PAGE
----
Standing on a beach, looking out across the ocean, it seems like you can see forever.  Despite our natural vision ending at the horizon, we  know the ocean goes on.  It extends beyond what we can see yet we know there is more out there.

If one just stays still and looks out across the water, all else seems to disappear.  We loose sense of the breeze and the warm sand and even of the waves landing on the beach.

As we look out into our faith and look out to find God, one begins to sense something like the ocean.  Our faith can be as vast as the ocean.  Our faith can have no visual end.  Our God is that big.

Yet in that vastness we can find God at any point or at any place.  When the waves of life start landing on our shores, we can find God.  When the breezes start to toss us about, we can look into our faith and draw near to God.  When the sand beneath our feet start to shift and seem to be getting unstable, we can seek God out.  Our God is that big.  He is always everywhere and anywhere to uplift, to encourage, to comfort, to heal, to call us forward, to call us out, to cleanse us of our sins, to love us.  Our God is that big.  Thanks be to God!!

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One Things Remains

Do we live a comfortable faith?  Do we live our faith without too many fears?  I think we can.  But we can choose to live a risky and dangerous faith too.

We can choose to play it safe.  Even though we pour ourselves out in Sunday morning worship and are quite devoted in our quiet, personal times with God, we choose not to risk out in public.  We can be a “good” person at work at school, … but not necessarily be a Christian there.  Isn’t it easy?

Should faith be easy?  In 1 Peter 1 we are told that our trials and tests will refine and purify our faith.  Easy doesn’t refine and purify.  Easy coasts.  Easy is comfortable.  Easy is stagnant.  Easy doesn’t lead others to Christ.

May our faith be risky, dangerous, bold.  May our faith be living, exciting, growing.  Because even in the trials one thing remains.  His love never fails.  His love never ends.  His love never gives up on us.  May we not live an easy faith.

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The Word is Enough

In our society there is often a quest for “more”.  People want more money, more prestige, more time off, more friends, more and more.  The quest can be consuming and the goal can become their god.  But Paul found the secret, how to be content in plenty and in want, hether well fed or hungry.  In Philippians 4:13 Paul writes, “I can do all things through Him who strengthens me.”  Today it seems many cannot be content.

In John 20 it is revealed that there are other words and miracles of Jesus not recorded in his gospel.  Should that spur our natural instinct to want more?  No!  But it does make me wonder.  It makes me wonder, would more stories help more people to believe?  Sadly, I think not.  God led men far wiser than I to make prayerful and divinely inspired decisions about what writings to put in the Bible.  Similarly, God led John to write what John wrote, no more, no less.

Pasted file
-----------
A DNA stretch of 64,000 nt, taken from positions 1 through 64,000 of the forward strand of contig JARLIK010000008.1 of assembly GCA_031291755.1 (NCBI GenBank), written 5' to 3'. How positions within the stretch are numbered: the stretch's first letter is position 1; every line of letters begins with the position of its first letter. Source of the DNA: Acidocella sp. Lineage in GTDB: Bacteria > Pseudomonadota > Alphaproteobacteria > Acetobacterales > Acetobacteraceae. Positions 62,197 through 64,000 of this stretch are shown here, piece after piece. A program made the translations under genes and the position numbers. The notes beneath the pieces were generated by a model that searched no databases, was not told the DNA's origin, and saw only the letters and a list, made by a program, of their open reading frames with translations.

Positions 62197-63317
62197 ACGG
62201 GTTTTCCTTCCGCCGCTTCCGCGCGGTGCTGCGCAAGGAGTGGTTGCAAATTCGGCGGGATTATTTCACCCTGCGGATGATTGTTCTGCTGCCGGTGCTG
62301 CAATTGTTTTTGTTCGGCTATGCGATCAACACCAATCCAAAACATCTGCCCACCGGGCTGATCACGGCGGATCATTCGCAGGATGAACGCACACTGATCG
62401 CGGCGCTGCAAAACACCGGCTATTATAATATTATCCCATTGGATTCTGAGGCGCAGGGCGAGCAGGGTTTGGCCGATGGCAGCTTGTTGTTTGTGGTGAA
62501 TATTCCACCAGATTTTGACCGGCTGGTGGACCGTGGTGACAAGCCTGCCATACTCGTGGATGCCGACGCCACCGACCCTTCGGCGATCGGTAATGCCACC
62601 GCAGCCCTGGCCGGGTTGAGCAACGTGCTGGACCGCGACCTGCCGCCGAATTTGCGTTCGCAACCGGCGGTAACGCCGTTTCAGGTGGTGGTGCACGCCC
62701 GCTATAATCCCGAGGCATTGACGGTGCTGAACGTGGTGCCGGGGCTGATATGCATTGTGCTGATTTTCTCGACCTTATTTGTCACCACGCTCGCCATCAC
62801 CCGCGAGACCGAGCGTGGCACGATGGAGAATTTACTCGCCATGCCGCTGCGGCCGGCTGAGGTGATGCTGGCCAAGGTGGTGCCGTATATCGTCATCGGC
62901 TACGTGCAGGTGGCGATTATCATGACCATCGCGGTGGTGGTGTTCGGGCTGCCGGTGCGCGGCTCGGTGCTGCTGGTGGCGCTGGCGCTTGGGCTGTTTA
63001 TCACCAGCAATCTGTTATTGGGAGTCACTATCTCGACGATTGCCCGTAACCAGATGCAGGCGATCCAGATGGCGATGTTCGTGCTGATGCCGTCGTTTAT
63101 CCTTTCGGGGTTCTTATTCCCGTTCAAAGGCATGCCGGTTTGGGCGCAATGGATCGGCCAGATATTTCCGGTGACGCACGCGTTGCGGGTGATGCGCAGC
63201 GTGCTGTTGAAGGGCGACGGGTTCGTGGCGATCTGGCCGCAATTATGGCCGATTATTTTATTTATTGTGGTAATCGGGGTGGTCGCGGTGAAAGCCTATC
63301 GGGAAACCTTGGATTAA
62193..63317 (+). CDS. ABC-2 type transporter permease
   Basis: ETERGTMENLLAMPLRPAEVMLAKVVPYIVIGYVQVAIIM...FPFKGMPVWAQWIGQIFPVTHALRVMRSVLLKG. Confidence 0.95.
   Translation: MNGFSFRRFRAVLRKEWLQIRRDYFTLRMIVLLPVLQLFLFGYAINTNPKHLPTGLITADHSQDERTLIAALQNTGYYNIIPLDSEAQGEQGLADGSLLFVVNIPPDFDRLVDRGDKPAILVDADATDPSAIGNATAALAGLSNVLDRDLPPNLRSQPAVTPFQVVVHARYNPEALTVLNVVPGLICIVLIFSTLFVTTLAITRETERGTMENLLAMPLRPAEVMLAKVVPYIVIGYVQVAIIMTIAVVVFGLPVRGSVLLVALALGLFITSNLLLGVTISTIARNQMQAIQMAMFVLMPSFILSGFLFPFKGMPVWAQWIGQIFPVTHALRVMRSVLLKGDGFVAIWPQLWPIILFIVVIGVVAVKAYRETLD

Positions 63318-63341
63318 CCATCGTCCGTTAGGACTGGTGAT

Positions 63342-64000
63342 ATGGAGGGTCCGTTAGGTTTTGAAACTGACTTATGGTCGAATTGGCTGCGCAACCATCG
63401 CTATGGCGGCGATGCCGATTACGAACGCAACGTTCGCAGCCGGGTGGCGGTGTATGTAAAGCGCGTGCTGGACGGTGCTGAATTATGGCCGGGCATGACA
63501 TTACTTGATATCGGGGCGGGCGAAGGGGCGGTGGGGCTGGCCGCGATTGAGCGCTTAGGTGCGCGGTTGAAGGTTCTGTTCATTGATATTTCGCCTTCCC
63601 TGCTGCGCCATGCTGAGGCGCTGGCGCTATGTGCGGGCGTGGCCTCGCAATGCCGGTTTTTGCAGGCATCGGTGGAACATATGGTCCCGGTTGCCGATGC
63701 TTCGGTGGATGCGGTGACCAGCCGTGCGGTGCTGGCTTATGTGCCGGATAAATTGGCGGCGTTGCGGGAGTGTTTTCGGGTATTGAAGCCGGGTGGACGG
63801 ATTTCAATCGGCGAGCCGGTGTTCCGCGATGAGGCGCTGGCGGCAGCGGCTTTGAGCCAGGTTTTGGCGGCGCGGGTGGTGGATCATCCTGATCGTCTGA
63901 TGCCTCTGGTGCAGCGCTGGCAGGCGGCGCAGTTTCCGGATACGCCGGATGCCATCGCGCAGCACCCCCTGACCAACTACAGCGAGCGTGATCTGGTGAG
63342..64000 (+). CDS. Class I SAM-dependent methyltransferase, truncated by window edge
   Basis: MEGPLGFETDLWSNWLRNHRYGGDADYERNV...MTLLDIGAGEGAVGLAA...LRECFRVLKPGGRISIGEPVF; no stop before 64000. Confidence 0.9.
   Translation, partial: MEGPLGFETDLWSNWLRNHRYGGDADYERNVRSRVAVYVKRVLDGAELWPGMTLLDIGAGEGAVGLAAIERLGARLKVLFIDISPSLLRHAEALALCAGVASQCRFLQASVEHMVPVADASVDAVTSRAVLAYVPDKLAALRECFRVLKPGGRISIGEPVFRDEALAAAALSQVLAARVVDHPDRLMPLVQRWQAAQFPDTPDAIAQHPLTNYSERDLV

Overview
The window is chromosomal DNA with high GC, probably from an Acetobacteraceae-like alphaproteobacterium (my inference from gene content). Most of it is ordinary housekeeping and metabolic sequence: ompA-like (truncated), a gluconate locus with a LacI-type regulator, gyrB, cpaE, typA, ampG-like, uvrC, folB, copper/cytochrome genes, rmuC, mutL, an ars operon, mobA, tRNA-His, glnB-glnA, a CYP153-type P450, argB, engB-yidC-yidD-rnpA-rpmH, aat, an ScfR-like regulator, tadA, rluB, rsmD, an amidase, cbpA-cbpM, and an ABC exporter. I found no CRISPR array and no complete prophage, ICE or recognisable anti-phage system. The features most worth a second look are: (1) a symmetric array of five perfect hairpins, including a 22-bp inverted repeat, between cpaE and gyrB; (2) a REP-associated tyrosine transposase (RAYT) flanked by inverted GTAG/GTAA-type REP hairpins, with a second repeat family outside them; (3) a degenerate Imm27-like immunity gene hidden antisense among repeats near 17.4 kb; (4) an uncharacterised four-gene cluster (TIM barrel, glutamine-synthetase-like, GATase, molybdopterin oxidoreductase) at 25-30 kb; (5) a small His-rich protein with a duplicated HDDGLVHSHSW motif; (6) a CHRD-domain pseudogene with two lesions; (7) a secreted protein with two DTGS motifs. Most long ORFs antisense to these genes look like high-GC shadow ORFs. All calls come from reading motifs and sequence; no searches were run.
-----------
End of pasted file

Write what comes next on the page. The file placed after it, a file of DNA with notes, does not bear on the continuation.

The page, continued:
Our faith rests upon Jesus as risen Lord.  He died for our sins.  That is really the story we need.  True, we want more.  And there is value in knowing more.  There is much written in the Bible that teaches us how to live a Christ-like life and about the nature and desire of God.  If we delve in and study the Word, it is enough.  We do not need to know more.  God has provided all we need to be content. Continue reading

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From Doubt to Love

Have you ever been a second late to a really funny happening at work or at home?  Have you ever looked away from the game at just the moment the ‘big play’ happens?  The laughter or cheers draws you to the fact that you just missed it.  Then you want ‘instant replay’, right?

Oh doubting Thomas!!  Thomas is the first one to be called to believe in the risen Lord on faith alone – without seeing Jesus.  I don’t think Thomas thought all the others were lying to him, he too wanted to see Jesus for himself.  Can you blame him?

Jesus again appears to the disciples and this time Thomas is there.  And Jesus, ever the same, meets Thomas where he is at and offers him just what he needs.  As always, no judging or condemnation.  Oh loving Jesus!!

We relate to Thomas, often wrestling with doubt, often questioning.  That is natural.  It is good for our faith.  We relate to Jesus too, but if you are like me, could do so more often.  Jesus simply offered what was needed to the one before Him.  He calls us to do the same.

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Breathe In, Breathe Out